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President Johnson Reinforces Commitment to Predecessor’s Civil Rights Program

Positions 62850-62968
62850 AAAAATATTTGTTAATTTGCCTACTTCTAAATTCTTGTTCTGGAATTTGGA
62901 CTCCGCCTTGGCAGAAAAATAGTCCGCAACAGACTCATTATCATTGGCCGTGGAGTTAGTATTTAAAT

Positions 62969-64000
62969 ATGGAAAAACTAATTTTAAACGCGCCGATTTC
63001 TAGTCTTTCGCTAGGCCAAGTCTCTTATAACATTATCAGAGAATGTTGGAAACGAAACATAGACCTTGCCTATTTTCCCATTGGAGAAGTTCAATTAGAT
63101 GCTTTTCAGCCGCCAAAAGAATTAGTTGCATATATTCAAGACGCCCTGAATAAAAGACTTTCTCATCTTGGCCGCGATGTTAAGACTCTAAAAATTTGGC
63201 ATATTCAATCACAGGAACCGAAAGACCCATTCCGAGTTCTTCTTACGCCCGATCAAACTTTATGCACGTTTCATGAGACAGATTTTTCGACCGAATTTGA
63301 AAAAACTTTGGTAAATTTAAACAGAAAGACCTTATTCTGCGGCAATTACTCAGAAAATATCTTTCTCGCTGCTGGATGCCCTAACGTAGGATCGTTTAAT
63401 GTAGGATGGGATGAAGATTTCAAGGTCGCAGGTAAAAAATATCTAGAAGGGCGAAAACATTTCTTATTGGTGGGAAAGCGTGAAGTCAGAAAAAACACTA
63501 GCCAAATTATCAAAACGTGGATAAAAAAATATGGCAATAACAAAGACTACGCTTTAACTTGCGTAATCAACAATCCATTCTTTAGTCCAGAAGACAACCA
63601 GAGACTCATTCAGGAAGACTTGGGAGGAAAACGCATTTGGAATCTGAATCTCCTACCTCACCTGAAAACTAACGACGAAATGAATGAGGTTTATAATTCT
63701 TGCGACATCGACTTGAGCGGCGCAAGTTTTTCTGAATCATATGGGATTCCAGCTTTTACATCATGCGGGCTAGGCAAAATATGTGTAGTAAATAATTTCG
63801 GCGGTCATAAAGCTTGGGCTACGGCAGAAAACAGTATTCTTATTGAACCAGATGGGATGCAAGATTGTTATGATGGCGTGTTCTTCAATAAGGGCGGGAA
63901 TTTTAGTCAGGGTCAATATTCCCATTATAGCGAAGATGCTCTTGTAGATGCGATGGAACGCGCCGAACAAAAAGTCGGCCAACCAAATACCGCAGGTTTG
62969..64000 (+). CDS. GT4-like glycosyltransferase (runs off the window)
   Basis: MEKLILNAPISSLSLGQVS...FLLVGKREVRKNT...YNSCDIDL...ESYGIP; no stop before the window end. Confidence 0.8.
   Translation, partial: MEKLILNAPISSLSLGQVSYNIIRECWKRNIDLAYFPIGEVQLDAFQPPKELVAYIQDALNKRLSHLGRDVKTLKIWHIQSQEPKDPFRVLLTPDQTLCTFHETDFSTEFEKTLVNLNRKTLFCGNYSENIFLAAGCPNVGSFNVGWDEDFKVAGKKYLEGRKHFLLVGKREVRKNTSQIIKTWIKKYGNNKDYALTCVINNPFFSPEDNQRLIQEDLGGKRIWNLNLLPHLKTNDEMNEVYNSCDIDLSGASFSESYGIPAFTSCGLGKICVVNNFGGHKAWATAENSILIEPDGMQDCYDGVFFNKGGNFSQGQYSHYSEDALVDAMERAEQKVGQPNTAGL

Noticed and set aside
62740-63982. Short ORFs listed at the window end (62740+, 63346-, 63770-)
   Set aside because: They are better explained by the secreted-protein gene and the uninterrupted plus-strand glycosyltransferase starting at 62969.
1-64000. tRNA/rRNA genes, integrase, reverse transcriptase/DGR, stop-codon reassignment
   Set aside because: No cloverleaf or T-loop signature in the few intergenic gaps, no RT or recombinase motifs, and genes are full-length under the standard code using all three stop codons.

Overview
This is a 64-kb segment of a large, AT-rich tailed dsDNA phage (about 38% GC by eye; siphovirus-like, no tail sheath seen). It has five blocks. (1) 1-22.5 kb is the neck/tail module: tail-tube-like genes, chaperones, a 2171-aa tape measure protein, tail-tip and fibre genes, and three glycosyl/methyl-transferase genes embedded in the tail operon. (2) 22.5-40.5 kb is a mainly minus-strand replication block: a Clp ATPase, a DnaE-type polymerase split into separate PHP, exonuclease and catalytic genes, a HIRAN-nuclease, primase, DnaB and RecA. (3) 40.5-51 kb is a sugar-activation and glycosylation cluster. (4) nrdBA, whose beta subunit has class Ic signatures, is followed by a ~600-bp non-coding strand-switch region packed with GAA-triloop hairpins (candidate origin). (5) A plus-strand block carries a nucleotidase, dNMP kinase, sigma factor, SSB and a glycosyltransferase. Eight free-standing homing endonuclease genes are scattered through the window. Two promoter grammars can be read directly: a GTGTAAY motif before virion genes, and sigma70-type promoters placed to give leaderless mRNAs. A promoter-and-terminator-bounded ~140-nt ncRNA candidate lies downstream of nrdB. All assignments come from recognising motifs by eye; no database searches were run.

Dec. 2, 1963 - President Johnson reinforced today his commitment to President Kennedy’s civil rights program. After meeting with President Johnson for nearly an hour, Whitney Young, executive director of the National Urban League, said: “While President Johnson is committed to carrying out the Kennedy program, he has deep convictions in his own right.” Familiar with Mr. Johnson’s part, as Senate Democratic Leader, in the passage of the civil rights bills in 1957 and 1960, Mr. Young remarked that Mr. Johnson “is not a Johnny-come-lately in the field of civil rights.” “We have very great faith in the President’s position on civil rights,” said Mr. Young. “We have every expectation that out of his own convictions he will do well in this job.” Mr. Young said he and President Johnson had spent much of their time discussing Negro unemployment, which is about twice the rate of whites. Mr. Young told the President that, in his view, the immediate problem could be met only by “a vast public works program” because Negroes did not want to be on Government relief. President Johnson, Mr. Young said, did not commit himself to a public works program. Meanwhile, four of President Kennedy’s closest advisers — Theodore Sorenson, special counsel; Kenneth O’Donnell, appointments secretary; Lawrence O’Brien, special assistant; and Pierre Salinger, press secretary, agreed to serve President Johnson for as long as he wants them. There were indications, however, that Mr. Salinger might be considering a race for a House seat from California.


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